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Ed Driscoll

Han Shot First!

February 21st, 2012 - 9:24 pm

By the end of 2004, Hollywood had been having collective paroxysms over just about each of the preceding years’ big events. “For activist and professional Democrats, the most ignominious day in their collective political lives” wasn’t 9/11, but an event that occurred in the previous year, Daniel Henninger wrote in the Wall Street Journal last September: the Florida presidential recount. “The 2000 election ended only when the Supreme Court resolved it in favor of George Bush. Republican and independent voters moved on, but many Democrats never did; they were now being governed by an illegitimate president.”

Add that to their freakouts over Iraq and the War on Terror, and President Bush winning reelection in 2004, and you had a movie industry that was now essentially making movies for themselves, rather than trying please the box office. And the audience — or the lack there of – knew it.

Which brings us to Bill Whittle’s new video above: yes, Han shot first. And yes, he was absolutely right to do so. But as George Orwell once said:

Actually, however, the avoidance of reality is much the same everywhere, and has much the same consequences. The Russian people were taught for years that they were better off than everybody else, and propaganda posters showed Russian families sitting down to abundant meal while the proletariat of other countries starved in the gutter. Meanwhile the workers in the western countries were so much better off than those of the U.S.S.R. that non-contact between Soviet citizens and outsiders had to be a guiding principle of policy. Then, as a result of the war, millions of ordinary Russians penetrated far into Europe, and when they return home the original avoidance of reality will inevitably be paid for in frictions of various kinds. The Germans and the Japanese lost the war quite largely because their rulers were unable to see facts which were plain to any dispassionate eye.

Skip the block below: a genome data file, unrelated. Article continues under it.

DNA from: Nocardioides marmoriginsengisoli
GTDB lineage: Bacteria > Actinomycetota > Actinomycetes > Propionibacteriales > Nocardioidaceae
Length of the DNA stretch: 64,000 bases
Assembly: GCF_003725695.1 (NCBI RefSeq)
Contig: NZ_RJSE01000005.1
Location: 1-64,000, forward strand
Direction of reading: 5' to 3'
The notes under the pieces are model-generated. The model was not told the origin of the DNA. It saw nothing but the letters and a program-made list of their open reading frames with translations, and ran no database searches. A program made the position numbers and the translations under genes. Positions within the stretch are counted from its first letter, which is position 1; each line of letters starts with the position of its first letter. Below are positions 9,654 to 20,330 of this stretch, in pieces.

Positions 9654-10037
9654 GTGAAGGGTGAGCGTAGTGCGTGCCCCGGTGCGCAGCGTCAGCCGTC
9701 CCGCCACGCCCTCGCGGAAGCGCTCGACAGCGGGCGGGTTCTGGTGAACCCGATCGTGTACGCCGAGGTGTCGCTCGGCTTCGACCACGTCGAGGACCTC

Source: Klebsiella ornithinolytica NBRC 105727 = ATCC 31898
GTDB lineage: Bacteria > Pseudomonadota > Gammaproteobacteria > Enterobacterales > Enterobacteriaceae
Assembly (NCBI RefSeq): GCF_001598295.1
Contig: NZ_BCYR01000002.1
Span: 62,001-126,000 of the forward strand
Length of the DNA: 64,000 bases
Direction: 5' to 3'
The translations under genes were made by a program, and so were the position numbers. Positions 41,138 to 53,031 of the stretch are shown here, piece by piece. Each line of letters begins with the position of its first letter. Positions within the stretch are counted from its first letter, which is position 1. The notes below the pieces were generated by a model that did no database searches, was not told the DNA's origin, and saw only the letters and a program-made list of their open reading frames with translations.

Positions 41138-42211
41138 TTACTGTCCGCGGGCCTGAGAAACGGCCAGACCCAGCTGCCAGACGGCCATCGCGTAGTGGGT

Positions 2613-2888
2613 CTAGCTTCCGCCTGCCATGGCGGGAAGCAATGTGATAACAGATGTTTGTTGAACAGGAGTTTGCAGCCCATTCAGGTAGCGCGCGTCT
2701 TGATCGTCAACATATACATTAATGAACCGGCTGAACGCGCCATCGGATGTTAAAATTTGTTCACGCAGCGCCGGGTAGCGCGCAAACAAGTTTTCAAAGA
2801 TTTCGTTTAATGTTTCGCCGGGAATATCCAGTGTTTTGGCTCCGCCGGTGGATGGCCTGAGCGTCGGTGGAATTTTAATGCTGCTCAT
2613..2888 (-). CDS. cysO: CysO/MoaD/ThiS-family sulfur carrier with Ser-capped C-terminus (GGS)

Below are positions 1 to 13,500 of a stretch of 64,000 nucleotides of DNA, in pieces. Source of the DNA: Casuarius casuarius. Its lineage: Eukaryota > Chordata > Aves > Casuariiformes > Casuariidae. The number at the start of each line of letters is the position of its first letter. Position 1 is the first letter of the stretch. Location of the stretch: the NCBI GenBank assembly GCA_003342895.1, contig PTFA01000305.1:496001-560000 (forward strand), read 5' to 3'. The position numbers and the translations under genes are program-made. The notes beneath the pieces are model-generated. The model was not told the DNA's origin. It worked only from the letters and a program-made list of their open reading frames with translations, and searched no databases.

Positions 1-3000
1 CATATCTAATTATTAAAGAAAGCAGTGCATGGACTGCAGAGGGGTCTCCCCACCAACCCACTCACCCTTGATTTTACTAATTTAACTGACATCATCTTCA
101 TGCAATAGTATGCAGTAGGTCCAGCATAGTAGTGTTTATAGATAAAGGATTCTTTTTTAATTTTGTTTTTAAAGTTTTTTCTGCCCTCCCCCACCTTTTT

To see what is in front of one’s nose needs a constant struggle.

And to add to what Bill reminds his viewers of near the end of his video, Lucas considers an ally of the Soviet Union to be the good guys in Star Wars, and America the baddies. Just ask him.

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